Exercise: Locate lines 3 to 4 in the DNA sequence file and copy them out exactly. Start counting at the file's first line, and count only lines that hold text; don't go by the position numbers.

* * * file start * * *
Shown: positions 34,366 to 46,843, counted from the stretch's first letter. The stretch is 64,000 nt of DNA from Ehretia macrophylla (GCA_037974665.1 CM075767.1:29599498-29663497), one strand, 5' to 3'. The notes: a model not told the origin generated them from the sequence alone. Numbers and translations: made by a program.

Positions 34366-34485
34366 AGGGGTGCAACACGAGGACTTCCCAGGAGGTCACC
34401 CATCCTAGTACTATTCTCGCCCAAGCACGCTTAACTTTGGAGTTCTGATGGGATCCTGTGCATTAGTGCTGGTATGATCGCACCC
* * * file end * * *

34366 AGGGGTGCAACACGAGGACTTCCCAGGAGGTCACC
34401 CATCCTAGTACTATTCTCGCCCAAGCACGCTTAACTTTGGAGTTCTGATGGGATCCTGTGCATTAGTGCTGGTATGATCGCACCC